April 20 may one day be akin to the Black Friday of the marijuana industry — that is, if weed shops in America ever have any trouble moving their product during the rest of the year.
Sales of pot on the day — which is celebrated as something of a holiday by enthusiasts of the substance — increased dramatically this year in Colorado and Washington, both of which legalized recreational weed about four years ago, according to MarketWatch. In Colorado, retail sales spiked by more than 50 percent compared with the year before. In Washington, sales nearly doubled this year.
That surge in purchases broke sale records in Colorado, which were last set in September on a tax holiday. Weed sales reached $7.3 million April 20 of this year, up from $6.1 million Sept. 16. Those sales also led to a record-breaking month, with $117 million in sales beating out December, when $101 million worth of marijuana was sold.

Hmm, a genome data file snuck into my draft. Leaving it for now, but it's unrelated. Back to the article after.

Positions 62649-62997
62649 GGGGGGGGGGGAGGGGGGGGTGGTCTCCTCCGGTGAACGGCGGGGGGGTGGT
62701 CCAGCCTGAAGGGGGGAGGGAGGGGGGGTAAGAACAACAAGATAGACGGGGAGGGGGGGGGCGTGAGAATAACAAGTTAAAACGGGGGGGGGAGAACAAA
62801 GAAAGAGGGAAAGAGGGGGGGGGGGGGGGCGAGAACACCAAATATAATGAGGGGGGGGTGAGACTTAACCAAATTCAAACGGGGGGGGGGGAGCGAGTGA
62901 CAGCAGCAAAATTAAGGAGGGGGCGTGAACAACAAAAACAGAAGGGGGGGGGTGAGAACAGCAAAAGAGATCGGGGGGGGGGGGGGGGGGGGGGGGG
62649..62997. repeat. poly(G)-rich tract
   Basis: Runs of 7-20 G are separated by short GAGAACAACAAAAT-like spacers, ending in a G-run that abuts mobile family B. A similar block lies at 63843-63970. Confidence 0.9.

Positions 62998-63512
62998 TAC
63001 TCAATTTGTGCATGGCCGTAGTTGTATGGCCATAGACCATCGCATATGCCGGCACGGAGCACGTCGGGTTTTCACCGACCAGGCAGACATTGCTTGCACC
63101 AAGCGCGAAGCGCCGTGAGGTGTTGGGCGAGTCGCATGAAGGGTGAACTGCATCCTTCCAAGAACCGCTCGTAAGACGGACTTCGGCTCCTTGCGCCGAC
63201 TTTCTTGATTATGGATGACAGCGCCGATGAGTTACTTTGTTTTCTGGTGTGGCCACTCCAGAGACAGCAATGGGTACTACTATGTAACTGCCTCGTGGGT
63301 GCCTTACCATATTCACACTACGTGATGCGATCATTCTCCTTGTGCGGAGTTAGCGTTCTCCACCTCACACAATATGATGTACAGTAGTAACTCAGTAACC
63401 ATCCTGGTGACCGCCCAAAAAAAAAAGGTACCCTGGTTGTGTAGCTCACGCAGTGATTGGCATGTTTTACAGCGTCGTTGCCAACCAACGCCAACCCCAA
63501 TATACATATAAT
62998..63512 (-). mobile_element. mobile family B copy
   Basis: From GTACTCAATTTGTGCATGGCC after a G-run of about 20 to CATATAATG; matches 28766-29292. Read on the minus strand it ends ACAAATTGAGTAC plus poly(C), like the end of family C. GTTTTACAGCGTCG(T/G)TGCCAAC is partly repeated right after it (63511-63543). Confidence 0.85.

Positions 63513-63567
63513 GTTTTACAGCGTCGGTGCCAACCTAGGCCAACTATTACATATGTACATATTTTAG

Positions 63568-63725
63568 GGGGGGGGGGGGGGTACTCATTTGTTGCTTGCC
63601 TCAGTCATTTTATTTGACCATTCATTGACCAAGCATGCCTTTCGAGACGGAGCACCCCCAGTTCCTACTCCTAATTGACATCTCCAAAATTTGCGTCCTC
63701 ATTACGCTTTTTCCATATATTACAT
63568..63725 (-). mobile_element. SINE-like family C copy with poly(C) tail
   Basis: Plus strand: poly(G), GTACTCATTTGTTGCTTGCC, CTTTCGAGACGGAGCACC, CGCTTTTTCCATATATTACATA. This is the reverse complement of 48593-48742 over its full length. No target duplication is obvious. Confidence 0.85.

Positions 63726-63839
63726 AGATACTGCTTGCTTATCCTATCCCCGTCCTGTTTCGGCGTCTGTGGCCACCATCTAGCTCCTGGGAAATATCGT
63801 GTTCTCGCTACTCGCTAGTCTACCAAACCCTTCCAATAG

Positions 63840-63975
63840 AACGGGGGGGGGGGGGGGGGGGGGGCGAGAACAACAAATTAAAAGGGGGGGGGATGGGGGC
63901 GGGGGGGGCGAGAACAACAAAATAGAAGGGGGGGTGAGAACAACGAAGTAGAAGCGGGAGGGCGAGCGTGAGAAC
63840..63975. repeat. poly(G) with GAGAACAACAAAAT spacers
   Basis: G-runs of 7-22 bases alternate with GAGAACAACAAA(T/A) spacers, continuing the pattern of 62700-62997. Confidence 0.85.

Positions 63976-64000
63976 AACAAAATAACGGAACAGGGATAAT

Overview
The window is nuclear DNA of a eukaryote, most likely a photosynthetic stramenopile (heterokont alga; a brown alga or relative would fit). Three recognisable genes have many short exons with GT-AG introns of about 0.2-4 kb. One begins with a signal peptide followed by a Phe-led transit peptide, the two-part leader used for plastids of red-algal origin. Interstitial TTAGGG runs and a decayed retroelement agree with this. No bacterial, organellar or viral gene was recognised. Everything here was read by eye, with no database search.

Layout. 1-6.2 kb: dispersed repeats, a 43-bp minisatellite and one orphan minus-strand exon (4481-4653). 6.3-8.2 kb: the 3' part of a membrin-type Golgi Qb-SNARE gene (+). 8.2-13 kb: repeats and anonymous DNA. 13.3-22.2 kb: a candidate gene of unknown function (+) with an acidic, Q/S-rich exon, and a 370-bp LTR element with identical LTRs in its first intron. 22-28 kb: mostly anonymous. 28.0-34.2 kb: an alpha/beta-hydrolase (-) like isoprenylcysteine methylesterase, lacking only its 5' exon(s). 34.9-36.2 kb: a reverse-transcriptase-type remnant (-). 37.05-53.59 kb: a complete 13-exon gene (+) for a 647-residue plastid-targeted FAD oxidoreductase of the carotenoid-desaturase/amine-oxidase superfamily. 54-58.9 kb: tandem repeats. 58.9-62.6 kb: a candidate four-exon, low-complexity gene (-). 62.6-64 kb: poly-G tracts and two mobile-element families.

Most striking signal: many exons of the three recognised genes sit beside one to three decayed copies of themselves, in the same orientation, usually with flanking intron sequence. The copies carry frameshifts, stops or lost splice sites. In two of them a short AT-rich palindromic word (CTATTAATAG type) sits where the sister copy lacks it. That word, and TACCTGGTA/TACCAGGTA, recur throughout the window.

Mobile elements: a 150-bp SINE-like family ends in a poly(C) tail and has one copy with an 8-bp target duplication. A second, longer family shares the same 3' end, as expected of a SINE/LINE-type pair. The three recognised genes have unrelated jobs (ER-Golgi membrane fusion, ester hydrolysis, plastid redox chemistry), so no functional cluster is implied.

Colorado and Washington are two of five states in the United States that have legalized recreational marijuana. They are joined by Alaska and Oregon, as well as the District of Columbia. As many as eight states could soon be added to that list: Massachusetts, Nevada, California, New York, Vermont, Minnesota, Connecticut and Maryland.
Many more states have legalized medical marijuana, which can be used to treat chronic pain, epilepsy and the side effects of cancer treatments. Less than a week ago, Ohio became the 24th state in the union to approve medical pot when former Republican presidential candidate and governor of the state John Kasich signed legislation to that effect into law.
The ballooning number of states with legal marijuana on the books in some form or another have created a huge industry. This year, it was estimated that pot sales in total account for a $5.4 billion industry in the U.S.